Churchmen devote much attention to “inculturation” in Africa, as in Asia — that is, to adapting liturgy and rites to local customs and traditions. Not surprisingly, there is often considerable debate about where to “draw the line.” One chronic problem, mentioned by John Paul II on his African trips, is instilling the ideal of clerical chastity in lands where celibacy is strange and polygamy is commonplace.
Fewer than 3 percent of Asia’s nearly three billion people are Roman Catholics, and just over a quarter of Oceania’s 24.4 million. Nevertheless, that’s some 77 million faithful. (By comparison, there are 64 million Catholics in the U.S. and Canada combined.) Primarily Catholic, the Philippines is the only majority Christian country in Asia. Five thousand priests and 8,000 nuns serve its 44 million Catholics. The Church maintains 1,200 schools, including 17 universities and 240 colleges.
There were 2 million Roman Catholics in China in 1949. After decades of brutal repression following the Communist takeover and during the Cultural Revolution, the number of believers is anyone’s guess. The China Christian Council, an affiliate of the official government-approved Protestant Church, estimates there are now 2 million Chinese Protestants and 3 million Catholics. According to the reference work Christianity in Today’s World (Eerdmans,1985), however, these figures are probably low, perhaps many-fold.
The Chinese government began opening up long- closed churches in 1979, but only government-approved congregations may worship with some degree of freedom. (The government-approved Catholic Church is allowed no ties to the Vatican.) Some Roman Catholic priests remain in prison, where they have been for more than thirty years. [For a moving description of the plight of the Church in China, see Richard Bernstein’s From the Center of the Earth: The Search for the Truth About China (Little, Brown 1982).]
Vastly outnumbered in a nation of Hindus, there are some 13 million Roman Catholics in India. Concerned for its safety, and fearful of interference, the Church sought to institutionalize its presence in the decades after Indian independence in 1947.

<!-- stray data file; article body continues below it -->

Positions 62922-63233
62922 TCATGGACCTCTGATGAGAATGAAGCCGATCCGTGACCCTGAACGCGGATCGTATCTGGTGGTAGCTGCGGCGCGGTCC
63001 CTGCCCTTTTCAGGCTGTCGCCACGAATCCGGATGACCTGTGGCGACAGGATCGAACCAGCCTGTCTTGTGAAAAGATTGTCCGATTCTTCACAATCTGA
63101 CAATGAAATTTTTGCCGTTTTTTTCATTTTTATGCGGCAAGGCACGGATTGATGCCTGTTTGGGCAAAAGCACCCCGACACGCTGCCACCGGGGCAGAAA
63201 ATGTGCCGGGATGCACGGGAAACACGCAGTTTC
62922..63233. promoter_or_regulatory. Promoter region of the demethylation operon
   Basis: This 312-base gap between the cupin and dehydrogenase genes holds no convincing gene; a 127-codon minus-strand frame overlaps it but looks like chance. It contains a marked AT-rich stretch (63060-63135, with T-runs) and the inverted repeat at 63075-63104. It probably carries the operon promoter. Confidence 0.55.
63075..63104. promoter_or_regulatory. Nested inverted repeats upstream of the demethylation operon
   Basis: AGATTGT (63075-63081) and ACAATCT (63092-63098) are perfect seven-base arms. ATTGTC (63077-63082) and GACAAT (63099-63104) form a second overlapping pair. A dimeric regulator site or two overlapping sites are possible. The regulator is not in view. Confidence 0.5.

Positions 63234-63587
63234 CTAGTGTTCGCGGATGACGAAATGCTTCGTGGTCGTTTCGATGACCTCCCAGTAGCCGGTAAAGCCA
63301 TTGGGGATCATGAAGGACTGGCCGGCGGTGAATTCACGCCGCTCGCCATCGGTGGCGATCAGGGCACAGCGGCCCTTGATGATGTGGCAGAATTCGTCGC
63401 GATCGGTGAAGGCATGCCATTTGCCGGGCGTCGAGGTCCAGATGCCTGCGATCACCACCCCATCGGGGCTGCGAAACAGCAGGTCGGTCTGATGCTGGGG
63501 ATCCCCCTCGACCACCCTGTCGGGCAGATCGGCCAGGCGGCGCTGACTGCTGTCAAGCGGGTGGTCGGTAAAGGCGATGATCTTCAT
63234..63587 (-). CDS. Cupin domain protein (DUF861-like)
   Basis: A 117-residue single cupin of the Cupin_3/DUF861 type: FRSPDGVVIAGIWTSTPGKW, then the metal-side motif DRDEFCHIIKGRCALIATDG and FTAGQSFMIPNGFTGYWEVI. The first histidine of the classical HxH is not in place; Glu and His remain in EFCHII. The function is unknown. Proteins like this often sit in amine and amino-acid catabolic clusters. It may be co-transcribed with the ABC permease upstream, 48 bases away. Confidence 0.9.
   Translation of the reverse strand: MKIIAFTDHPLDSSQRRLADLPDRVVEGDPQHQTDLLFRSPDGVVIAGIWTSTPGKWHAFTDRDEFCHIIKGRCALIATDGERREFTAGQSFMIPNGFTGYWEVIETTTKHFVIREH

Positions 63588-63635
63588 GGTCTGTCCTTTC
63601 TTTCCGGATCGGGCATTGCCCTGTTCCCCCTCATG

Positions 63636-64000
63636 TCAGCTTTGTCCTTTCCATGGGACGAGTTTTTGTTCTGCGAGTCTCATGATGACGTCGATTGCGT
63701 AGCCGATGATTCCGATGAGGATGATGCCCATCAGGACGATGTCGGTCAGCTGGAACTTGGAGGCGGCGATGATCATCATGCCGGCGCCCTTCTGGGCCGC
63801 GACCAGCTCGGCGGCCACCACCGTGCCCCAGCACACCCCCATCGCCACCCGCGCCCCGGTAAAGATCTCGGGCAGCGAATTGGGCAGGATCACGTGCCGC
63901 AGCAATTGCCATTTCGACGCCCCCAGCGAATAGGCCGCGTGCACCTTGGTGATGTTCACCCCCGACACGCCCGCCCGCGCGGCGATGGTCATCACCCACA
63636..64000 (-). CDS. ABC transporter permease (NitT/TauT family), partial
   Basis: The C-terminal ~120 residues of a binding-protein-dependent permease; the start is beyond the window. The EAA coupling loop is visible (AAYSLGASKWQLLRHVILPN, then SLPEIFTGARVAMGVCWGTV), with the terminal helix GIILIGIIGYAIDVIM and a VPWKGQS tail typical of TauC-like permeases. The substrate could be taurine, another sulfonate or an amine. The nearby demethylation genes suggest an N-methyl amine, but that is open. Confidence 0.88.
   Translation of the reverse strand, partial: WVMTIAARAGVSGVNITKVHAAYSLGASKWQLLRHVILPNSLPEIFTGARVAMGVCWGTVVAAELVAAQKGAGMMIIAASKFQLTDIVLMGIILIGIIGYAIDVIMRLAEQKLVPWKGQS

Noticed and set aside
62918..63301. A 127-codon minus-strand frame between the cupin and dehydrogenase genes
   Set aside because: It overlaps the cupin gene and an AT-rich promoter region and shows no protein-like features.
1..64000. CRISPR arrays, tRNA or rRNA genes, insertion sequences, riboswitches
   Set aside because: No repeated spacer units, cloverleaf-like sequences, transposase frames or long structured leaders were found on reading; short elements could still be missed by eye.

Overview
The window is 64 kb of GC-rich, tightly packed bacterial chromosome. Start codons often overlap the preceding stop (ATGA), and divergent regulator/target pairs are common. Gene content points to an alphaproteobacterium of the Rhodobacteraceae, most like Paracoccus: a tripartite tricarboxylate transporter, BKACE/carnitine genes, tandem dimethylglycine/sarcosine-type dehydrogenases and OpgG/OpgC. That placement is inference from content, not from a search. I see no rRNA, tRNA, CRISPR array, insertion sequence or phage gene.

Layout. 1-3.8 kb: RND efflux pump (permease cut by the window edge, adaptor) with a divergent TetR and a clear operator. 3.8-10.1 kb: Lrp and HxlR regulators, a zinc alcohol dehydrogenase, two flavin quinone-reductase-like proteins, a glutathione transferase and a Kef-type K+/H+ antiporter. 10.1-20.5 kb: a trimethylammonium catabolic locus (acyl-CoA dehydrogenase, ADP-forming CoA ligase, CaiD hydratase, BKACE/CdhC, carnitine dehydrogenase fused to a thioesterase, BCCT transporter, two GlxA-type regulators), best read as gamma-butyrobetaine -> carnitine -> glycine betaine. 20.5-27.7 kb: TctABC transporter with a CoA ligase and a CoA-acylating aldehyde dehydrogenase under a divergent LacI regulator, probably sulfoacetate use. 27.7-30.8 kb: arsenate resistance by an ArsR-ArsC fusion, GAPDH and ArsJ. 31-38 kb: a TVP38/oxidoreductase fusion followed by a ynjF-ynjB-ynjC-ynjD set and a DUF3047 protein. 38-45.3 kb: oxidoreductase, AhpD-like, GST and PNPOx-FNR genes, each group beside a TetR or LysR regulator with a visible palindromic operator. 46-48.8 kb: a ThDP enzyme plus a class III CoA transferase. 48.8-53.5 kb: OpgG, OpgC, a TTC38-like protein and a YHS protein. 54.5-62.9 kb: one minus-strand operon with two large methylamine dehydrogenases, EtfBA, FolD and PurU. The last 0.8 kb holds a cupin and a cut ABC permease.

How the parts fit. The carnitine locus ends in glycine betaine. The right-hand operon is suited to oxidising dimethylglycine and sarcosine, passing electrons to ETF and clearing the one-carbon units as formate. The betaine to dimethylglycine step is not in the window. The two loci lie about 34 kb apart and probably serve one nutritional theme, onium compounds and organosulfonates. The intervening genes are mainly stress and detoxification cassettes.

According to Jesuit scholar Thomas M. Gannon, the Catholic Church establishment in India now includes 110 diocese, 5,100 parishes, and 17,000 mission stations. There are 12,000 Indian priests, and over four times as many sisters. Catholic colleges enroll 142,000 students; there are 3,000 high schools teaching 1.6 million young people. Two million students attend the 6,200 Catholic primary schools. There are 600 Catholic hospitals, and over 1,500 orphanages, leprosariums, and other charitable institutions.
It was to India that a young Yugoslavian woman, born Agnes Bojaxhiu to Albanian parents, travelled in 1931, beginning an odyssey that would make her the most inspiring woman on earth. Thirty-five years after she founded the Missionaries of Charity, Mother Theresa’s order has numerous houses for the dying throughout India and hundreds of other charitable institutions across India and in all six inhabited continents.
Recently, sisters of her order began caring for dying AIDS patients in New York City. In other words, the “less-developed” world now sends missionaries to the United States! We will see evermore missionaries, including at the parish level, ministering to America’s Catholics in the decades ahead.
Will the message that instructed our own civilization return, from the teeming cities of the Third World, to remind and reinspire the West?
It would take a miracle, maybe.